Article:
Iranian proxy groups have consistently attacked Israel and its allies since the war in Gaza broke out, almost four months ago.
There have been more than 160 attacks on US troops in the region over the course of the war and the US has often responded, including killing a commander of the Popular Mobilisation Units on the outskirts of Iraq's capital Baghdad.
From the Houthis targeting commercial and naval shipping in the Red Sea, to Hezbollah firing missiles into Israel and smaller Shia militia flying drones at US bases in Iraq and Syria, there has been a regular tempo of attacks.
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The strike on a base on the Jordanian border was the first to kill American soldiers, hence the much larger response from Washington.
The targeting of Iran's al Quds force directly, for the first time, marks an escalation in US military activity.
The Quds force, an elite and clandestine branch of the Iranian Revolutionary Guard, is separate from the country's main military and responsible for training and arming proxy groups abroad.
But Washington has stopped short of going at Iranian interests on Iranian soil which, it is hoped, will limit any retaliation.
Ironically, this escalation in the wider region comes at a moment when there might be a ceasefire in Gaza.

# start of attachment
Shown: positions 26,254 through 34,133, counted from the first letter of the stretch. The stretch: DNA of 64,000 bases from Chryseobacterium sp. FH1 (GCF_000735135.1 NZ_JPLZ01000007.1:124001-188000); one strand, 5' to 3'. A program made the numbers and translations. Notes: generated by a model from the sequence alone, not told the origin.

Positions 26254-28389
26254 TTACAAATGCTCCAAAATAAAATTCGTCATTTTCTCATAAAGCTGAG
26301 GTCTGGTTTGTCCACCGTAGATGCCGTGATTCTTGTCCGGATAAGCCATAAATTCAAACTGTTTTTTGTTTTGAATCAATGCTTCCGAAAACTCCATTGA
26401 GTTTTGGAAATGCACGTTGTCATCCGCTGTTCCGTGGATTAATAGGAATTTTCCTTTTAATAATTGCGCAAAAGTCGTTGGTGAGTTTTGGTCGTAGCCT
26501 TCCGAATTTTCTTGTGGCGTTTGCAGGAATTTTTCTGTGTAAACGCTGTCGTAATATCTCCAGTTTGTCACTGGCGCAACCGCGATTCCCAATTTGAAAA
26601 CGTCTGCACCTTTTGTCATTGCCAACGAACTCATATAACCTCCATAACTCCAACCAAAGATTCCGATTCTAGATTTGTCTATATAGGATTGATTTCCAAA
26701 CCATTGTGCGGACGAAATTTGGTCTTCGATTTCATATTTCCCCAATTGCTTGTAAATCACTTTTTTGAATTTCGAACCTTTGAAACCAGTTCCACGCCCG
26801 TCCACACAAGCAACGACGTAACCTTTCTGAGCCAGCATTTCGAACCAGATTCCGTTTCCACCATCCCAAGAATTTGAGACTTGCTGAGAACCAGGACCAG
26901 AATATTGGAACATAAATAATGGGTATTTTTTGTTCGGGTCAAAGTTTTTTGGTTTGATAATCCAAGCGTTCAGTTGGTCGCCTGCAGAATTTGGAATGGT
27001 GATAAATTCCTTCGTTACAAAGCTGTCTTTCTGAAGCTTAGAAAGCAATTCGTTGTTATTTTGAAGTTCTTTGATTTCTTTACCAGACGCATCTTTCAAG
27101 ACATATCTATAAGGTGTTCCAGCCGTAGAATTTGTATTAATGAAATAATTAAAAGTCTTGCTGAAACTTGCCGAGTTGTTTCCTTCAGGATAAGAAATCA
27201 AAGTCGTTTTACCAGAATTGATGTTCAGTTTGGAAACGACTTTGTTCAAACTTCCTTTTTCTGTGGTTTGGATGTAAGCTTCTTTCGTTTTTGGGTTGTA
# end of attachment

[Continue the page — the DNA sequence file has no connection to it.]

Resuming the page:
A framework, negotiated by Israel, the US, Egypt and Qatar, has been put to Hamas.
It would see the release of the remaining 136 hostages in phases, over a lengthy ceasefire lasting six weeks and possibly longer.
Hamas is yet to officially respond, although it hasn't rejected the deal outright. However, there are reports the leadership is divided - with some in its ranks wanting to push for more, including the release of high-profile Palestinian prisoners and the guarantee of a permanent ceasefire.
The US Secretary of State, Antony Blinken, is flying to the region this weekend to visit Saudi Arabia, Egypt, Qatar, Israel and the Occupied West Bank - his trip deliberately coincides with the US strikes and possible Gaza hostage deal.
Although the US strikes are designed to degrade the ability of Iran and its proxies to carry out attacks, they will unlikely deter them, as we have seen with the campaign against the Houthis in Yemen.
In fact, the best hope for wider de-escalation remains de-escalation in Gaza, which is why a new hostage deal is so important, for so many reasons.